Policy reflections from an inspiring Climate Week NYC
Climate Week NYC just wrapped last Friday and with over 250 events taking place all over the city, there was quite a lot of ground to cover. Fortunately, I like bopping around — so I tried my best to take in as much as I could about how fellow climate tech enthusiasts are thinking about the clean energy future. (And I got to meet some cool people along the way.)
I’m Austin Perea, and as Arcadia’s Senior Policy Manager, I lead our state-level policy and regulatory affairs in the Northeast. Along with a cross-functional team of Arcadians, I joined sessions all week long to get a pulse on how a wide range of stakeholders — from policymakers to scientists to CEOs and everyone in between — are taking action on climate.
Throughout the week, I noticed a few key themes emerging across the week’s all-encompassing set of panels, discussions, and happy hours. After an exciting (and yes, tiring) five days, these are the big trends we’re thinking about at Arcadia as we look ahead to 2024 and beyond.
The Inflation Reduction Act has unlocked massive opportunities for the entire industry. Carbon capture and sequestration. Green hydrogen. Geothermal networks. Electrification. Across every sector, Climate Week was abuzz with companies, investors, and policymakers discussing the opportunities that the IRA is enabling for the clean energy transition. Here at Arcadia, our technology is built to power that transition — so we’re well-suited to serve the many businesses and individuals benefiting from this landmark legislation. For instance…
- Our community solar program is maximizing the potential of community solar to help people save on their utility bills (with a particular focus on low- and moderate-income customers) while also helping decarbonize the grid.
- Our Arc data platform unlocks access to comprehensive utility data, analytics, and more — helping a wide range of businesses including DERs (Distributed Energy Resources) advance their use of energy data to unlock new opportunities.
In the post-IRA world, policy is a “critical business function” for climate tech companies across the spectrum of size and funding levels. We just zoomed by the one-year anniversary of the IRA passage and in many ways, the policy work across the industry is just getting started. According to panelists at the New Climate Future’s panel Fit for Purpose: Climate Policy for Early-Stage Tech Developers, climate tech companies should invest in policy teams to ensure they’re best equipped to operate within this new landscape while helping to create brand new market rules. Arcadia is no stranger to this level of engagement, as our policy team has actively been working with the federal government on IRA implementation for several new programs…
- 20% Low-Income Economic Benefits credit. Since the passage of the IRA, our team has been engaged in an ongoing rulemaking process led by the US Treasury Department and the Internal Revenue Service. Specifically, we’ve been advocating for program rules that ensure community solar is well-poised to capitalize on the 1.8 GW of capacity that will soon be available for LMI customers, both in state markets with and without existing community solar programs.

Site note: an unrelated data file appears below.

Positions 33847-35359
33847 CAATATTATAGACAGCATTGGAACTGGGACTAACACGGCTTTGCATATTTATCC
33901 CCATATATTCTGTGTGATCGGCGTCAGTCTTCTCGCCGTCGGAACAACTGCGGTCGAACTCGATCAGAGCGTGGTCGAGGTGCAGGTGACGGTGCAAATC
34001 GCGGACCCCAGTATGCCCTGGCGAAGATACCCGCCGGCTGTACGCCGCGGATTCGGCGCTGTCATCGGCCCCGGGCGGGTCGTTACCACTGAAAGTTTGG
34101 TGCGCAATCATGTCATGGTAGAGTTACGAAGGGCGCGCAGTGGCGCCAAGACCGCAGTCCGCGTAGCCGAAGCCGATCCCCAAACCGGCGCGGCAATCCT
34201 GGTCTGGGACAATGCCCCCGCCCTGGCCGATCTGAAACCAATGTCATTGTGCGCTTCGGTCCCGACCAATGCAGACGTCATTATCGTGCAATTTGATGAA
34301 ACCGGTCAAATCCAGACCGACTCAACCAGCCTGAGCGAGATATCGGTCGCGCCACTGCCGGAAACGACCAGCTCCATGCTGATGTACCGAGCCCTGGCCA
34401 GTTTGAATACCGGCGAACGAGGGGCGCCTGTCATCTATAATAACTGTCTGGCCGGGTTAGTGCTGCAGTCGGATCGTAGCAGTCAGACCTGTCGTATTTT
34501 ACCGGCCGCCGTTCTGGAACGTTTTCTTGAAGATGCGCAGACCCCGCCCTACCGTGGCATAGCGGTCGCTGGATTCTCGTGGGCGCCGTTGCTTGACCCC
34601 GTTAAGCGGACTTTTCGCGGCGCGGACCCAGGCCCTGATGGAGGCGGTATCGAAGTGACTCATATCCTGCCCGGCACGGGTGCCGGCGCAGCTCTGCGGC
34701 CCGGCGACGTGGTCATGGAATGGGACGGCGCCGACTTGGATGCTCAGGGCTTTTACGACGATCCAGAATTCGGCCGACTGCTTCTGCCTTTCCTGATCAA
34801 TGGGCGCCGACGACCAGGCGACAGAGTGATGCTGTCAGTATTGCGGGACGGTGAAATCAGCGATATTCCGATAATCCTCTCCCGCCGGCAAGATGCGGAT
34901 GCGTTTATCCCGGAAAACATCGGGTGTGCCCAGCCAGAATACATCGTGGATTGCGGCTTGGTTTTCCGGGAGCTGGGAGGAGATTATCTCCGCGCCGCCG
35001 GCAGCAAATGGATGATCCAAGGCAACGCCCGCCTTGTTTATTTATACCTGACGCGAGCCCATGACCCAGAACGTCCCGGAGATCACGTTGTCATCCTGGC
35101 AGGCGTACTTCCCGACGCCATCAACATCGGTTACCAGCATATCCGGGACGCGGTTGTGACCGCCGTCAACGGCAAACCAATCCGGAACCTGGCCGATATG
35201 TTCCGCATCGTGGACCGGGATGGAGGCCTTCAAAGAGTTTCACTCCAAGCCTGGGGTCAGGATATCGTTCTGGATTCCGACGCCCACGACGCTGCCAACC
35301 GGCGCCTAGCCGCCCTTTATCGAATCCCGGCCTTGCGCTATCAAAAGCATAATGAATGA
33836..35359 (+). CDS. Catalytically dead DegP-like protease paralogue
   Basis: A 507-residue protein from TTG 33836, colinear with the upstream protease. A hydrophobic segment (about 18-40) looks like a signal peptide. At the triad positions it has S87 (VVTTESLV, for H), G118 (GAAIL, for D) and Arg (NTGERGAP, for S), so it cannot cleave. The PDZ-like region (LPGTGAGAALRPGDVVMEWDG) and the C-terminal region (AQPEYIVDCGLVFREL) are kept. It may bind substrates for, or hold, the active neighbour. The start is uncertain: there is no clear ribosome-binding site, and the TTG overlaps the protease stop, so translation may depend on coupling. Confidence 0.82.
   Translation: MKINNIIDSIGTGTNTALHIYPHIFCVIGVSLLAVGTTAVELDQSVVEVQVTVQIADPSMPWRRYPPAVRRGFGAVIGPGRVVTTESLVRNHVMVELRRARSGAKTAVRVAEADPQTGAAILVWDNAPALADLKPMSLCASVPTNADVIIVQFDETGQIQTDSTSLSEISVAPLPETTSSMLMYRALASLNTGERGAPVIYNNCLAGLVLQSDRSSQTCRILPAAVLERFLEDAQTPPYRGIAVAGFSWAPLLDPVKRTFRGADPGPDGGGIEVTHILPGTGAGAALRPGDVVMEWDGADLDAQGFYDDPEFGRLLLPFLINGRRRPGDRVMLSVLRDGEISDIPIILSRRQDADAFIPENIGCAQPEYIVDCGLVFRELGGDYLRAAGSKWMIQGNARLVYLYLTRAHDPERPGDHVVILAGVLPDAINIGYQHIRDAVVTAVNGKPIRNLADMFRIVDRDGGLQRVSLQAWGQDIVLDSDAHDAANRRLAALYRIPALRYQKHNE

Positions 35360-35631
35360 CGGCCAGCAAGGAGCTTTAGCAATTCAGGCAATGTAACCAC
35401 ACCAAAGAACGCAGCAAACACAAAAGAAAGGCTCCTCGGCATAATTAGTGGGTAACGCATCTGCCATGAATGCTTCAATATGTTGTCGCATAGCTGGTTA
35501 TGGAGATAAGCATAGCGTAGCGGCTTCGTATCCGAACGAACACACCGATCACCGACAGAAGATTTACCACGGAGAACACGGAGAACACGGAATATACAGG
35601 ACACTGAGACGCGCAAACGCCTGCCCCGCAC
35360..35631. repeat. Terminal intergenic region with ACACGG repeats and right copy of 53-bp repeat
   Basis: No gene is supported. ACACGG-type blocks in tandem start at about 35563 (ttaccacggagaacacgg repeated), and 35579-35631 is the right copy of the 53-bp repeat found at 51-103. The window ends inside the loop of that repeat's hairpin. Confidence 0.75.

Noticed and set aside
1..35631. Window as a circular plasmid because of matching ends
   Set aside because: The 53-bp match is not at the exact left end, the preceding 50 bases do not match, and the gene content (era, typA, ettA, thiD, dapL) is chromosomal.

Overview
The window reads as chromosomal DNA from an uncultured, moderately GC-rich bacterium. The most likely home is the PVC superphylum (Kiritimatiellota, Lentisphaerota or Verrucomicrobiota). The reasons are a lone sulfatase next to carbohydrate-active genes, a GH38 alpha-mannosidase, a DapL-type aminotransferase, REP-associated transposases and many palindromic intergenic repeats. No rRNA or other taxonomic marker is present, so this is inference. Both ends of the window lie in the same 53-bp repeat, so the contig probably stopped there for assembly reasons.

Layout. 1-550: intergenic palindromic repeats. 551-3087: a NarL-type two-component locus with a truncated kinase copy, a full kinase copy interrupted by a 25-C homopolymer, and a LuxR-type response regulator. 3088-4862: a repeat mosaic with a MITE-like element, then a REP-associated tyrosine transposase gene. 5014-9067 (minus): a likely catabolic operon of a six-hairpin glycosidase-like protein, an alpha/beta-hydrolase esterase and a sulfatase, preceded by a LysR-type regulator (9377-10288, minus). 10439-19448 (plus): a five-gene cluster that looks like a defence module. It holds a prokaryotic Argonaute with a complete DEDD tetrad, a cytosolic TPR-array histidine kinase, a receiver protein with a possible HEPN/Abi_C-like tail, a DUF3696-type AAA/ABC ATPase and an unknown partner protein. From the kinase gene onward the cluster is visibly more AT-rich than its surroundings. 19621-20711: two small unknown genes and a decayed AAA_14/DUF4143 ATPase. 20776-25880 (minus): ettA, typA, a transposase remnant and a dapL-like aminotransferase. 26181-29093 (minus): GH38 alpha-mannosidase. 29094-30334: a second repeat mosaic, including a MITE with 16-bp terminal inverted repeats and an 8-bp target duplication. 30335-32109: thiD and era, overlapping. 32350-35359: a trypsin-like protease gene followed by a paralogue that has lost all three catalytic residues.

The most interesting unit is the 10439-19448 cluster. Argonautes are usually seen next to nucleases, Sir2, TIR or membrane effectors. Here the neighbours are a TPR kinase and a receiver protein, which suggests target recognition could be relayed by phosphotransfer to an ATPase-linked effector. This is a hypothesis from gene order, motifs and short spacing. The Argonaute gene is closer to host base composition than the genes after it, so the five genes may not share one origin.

- HOMES Act Implementation. Our team has also worked with the Department of Energy to ensure another key piece of IRA implementation is well-crafted: Rebates for home energy retrofits. The newly announced HOMES Act is innovative because the program’s rebates are dependent on how much energy is saved in a building compared to its historic usage. Arcadia’s data platform is purpose-built to deliver this usage data for measurement and verification. The HOMES Act also requires data providers to have robust cybersecurity practices in place, which is aligned with policies we’ve been advocating for several years. For instance, in our regulatory comments to the New York Public Service Commission, we urged regulators to require third-party community solar providers to obtain SOC 2 certification in order to strengthen industry standards to protect sensitive customer data.
Finally, state- and local-level policymakers have a huge part to play in the IRA’s success. While the federal government is a critical stakeholder, panelists unanimously agreed that state-level policymakers have an enormous role to play in determining how individual states will benefit from IRA implementation. This is precisely why Arcadia’s policy team spends so much of our time engaged on the state and local levels. One area we’re particularly focused on is engaging state energy offices on their applications to the Environmental Protection Agency for grant funding.
- EPA Solar for All Grant: A big area of opportunity for community solar is in the EPA’s Solar for All funding opportunity, where the EPA will award up to $7 billion to states to expand solar energy access to low-income and disadvantaged communities. For Arcadia, our policy position is a no-brainer: States should be building off the success of state-level community solar programs by requiring minimum LMI requirements for community solar projects that receive Solar for All grant funding. This will help ensure that community solar isn’t just decarbonizing the grid, but also meeting climate justice goals by reducing the energy burden for folks living in disadvantaged communities. Given the clear benefits of community solar for LMI customers and distinct structural advantages over residential solar (crucially, you don’t need to own a home to take part) state energy offices would be wise to adopt Arcadia’s recommendations.
The whole week was a whirlwind, and its rapid pace matched that of the growing movement in the US to electrify and decarbonize. I’m excited to keep working on that clean energy future here at Arcadia, and am already looking ahead to seeing the progress we’ve made right back here in NYC in 2024.